Neighbours rally to help farmer fight blaze in barley

A farmer has thanked neighbours and firefighters for helping to contain a field fire that destroyed 47ha (116 acres) of winter barley but saved 8,000 pigs from being burned alive.

The blaze, at Ewelme Down Farm, in Ewelme, near Wallingford in Oxfordshire, started at 5.27pm on Saturday (14 July).

Farmers broke off from harvesting to dig fire breaks and help 50 firefighters stop the flames from spreading to adjacent fields. No one was injured.

See also: Top tips for reviewing insurance for arable farms

Bernard Wallis, the farm owner of Ewelme Down Farm, told Farmers Weekly: “It was extraordinary the effort my farming neighbours put in. It’s amazing to think they stopped their own harvest to look after one of their own in a time of need.

Farmer Bernard Wallis with his wife Selina and son Robert

Farmer Bernard Wallis with his wife Selina and son Robert

“Without their help, 8,000 pigs in neighbouring fields would have been burned alive. Thanks to my friends, only 116 acres of barley was lost. But the consequences could have been much, much worse.”

Barley ignites

The drama started around teatime on Saturday when Mr Wallis was harvesting a field of Surge winter barley, which was harvesting 9.5t/ha. His combine driver, Steve Lansley, first spotted flames.

“We tried to put the fire out, but had no luck. We got the combine and all the machinery off the field and called 999,” said Mr Wallis.

“Oxfordshire Fire and Rescue Service sent 10 fire engines here in minutes. The firefighters used water cannons to put out the flames. I called my neighbours and they came to my aid.

“They all came with their tractors, ploughs, cultivators and discs and created fire breaks.”

Pigs saved

There were 2,000 pigs in a field on one side of the fire and 6,000 on the other side. All are owned by the Stockings family, who run Potters Farm.

Six neighbouring farmers – Richard Howlett, Jonny Edwards, Phillip Chamberlain, David Passmore, Gavin Twigg and Richard Davey – used their ploughing equipment to create fire breaks to protect the pigs. As a precaution, five houses and five holiday homes were evacuated on the farm.

In total, 26ha of standing barley and 20ha of straw in the swath was destroyed. But Mr Wallis, who farms 809ha in total, is insured for the loss.

“I would like to thank the efforts of the fire crews and my neighbours. Without them, there could have been significantly more damage,” he said. “The Stockings family were all there helping with their water bowsers too.”

Fire ‘accidental’

The fire is understood to have started accidentally. A flint spark underneath the combine is suspected.

Mr Wallis said the fire happened in the same field where he was almost electrocuted 20 years ago when his combine touched an overhead power line. He urged all farmers and landowners to have a plan to ensure that farmworkers know what to do in the event of a fire.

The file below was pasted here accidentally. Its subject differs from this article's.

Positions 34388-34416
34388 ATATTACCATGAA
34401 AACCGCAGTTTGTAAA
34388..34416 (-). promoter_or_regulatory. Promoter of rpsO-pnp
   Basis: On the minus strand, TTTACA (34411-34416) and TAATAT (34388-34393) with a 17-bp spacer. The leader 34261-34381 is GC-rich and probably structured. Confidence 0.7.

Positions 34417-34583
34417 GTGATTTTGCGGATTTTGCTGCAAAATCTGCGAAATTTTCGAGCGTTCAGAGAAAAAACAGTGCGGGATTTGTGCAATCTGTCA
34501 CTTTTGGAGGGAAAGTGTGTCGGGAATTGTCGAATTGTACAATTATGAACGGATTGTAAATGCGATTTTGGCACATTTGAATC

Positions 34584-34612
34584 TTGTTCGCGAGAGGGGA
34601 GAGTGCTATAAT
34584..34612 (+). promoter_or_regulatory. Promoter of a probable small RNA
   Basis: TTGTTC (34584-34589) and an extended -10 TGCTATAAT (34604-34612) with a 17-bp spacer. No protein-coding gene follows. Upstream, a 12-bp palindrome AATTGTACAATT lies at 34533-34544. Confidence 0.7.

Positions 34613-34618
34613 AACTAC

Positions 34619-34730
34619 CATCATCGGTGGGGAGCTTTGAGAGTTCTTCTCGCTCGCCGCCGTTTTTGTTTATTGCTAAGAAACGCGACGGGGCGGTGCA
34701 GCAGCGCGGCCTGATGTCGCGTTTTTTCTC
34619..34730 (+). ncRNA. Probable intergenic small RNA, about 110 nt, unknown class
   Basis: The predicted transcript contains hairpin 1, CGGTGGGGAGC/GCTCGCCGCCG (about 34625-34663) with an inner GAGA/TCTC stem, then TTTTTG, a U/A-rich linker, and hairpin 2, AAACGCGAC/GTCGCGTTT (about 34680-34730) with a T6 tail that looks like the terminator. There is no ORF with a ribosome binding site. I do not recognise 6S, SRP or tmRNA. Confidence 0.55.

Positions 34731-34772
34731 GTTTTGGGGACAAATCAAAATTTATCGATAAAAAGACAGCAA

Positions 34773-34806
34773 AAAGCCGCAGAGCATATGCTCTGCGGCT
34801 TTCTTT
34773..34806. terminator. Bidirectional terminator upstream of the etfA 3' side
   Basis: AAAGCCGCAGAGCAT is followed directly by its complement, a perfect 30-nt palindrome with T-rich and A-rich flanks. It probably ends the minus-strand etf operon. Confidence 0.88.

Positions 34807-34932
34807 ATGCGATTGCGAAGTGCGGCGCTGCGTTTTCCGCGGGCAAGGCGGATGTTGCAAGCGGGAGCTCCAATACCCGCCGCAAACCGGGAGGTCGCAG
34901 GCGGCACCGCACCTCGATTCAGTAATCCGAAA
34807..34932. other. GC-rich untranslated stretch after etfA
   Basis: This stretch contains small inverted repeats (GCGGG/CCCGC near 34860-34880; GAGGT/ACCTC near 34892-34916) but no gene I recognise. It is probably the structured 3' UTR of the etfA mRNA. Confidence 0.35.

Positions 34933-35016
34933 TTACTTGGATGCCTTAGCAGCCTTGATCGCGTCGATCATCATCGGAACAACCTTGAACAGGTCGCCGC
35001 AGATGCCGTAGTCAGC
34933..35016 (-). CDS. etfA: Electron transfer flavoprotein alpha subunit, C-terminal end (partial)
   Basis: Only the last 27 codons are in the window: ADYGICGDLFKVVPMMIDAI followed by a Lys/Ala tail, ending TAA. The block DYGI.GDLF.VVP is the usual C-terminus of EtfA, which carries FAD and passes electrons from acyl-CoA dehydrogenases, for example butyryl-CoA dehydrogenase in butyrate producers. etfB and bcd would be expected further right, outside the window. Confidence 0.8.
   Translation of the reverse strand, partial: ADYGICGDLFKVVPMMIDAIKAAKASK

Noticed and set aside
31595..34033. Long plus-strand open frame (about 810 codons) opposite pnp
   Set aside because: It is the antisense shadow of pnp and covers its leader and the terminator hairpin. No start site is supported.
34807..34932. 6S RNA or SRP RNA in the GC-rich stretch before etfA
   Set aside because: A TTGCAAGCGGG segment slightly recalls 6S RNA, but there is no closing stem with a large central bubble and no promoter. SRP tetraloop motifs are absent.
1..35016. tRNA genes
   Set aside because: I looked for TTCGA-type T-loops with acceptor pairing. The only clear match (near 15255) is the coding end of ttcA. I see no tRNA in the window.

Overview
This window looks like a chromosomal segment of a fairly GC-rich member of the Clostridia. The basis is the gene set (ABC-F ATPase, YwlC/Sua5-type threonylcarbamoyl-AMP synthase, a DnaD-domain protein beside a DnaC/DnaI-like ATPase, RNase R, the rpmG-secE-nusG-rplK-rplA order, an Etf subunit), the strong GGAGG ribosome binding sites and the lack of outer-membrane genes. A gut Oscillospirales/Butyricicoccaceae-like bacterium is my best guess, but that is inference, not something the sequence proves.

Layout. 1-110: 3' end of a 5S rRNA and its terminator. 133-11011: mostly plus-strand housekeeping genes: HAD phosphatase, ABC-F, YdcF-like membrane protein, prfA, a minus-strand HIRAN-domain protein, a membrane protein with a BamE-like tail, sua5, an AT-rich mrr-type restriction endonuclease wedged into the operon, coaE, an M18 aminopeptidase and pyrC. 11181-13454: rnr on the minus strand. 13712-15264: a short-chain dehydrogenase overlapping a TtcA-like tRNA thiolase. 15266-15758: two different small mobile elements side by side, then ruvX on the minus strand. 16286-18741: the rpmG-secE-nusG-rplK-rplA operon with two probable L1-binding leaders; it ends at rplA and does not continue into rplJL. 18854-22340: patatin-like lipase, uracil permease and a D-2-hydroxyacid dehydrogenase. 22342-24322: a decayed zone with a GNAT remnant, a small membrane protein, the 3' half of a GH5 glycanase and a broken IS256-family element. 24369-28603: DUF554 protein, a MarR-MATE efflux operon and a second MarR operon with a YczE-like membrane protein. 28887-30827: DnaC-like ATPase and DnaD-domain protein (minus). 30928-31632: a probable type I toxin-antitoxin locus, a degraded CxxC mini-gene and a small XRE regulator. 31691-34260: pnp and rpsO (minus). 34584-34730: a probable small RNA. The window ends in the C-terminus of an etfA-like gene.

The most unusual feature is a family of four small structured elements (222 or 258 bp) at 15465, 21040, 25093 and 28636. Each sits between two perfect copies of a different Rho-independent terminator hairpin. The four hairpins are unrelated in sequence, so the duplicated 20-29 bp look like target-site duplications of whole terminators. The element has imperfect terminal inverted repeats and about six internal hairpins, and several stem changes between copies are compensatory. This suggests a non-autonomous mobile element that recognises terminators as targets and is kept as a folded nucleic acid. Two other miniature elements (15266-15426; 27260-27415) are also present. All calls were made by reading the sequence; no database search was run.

George Davie, combine driver Steve Lansley and Jonny Lansley

The combine crew (left to right): George Davie, combine driver Steve Lansley and Jonny Lansley

“They ought to think about fire breaks for protecting livestock. If you have got the time after combining, plough in a fire break. We all know harvest is a busy time, but what happened to me should serve as notice to others about what can happen.”

Mr Wallis’s sister, Rachel Wallis, who runs The Chilterns View, a high-end glamping company on the Ewelme Down Farm estate, said: “It’s just amazing to think that farmers stopped their own harvest to help one of their own.

“Their efforts didn’t just save the farm, they saved my business too. The fire service were also fantastic.”

Oxfordshire Fire and Rescue Service said crews from Didcot, Wallingford and Wantage were deployed. Ten fire engines and additional support vehicles sent to the scene to bring the fire under control.

Aerial view of Ewelme fire

An aerial view after the fire was extinguished. Note the fire engines at bottom left © Oxfordshire Fire and Rescue Service

Local farmers praised

Group manager Dave Bray, who attended the fire, said: “This was a very challenging incident for all of the fire crews as they had to work in very hot ambient temperatures.

“Once again it demonstrates just how well the fire and rescue services located across the Thames Valley are able to work together.

“We were also aided greatly by the local farmers, who upon identifying the presence of fire immediately commenced creating fire breaks around the outside of the fields by ploughing through the crop.

“Fortunately this helped us in preventing the fire spreading to a nearby pig farm, as well as other buildings.”

Fire crews from Buckinghamshire and Berkshire were also sent to the scene to help. Thames Valley Police dealt with road closures and the National Police Air Service provided helicopter support.

Top tips to prevent a farm fire from becoming a major event

  • Regularly clean out dust and chaff from hotspots in combines and balers
  • Always stop to investigate hot-running bearings and engines
  • Ensure you have fit-for-purpose and maintained fire extinguishers with every vehicle during harvest
  • In breezy conditions, consider harvesting from downwind and in an upwind direction, ensuring that if a fire does occur it is not driven by the wind through standing crops
  • If a fire does break out, call the fire service immediately giving the exact location and best access route for fire appliances. Ideally post staff who can direct crews to the incident
  • Have a tractor and associated equipment ready to cut a fire break if necessary
  • If safe to do so, plough or rake around the fire to create a fire break. This will slow the progress and spread of the fire
  • Keep a full water bowser or tank nearby
  • Consider cultivating fire breaks around fields after harvest

Source: Dorset Fire and Rescue Service

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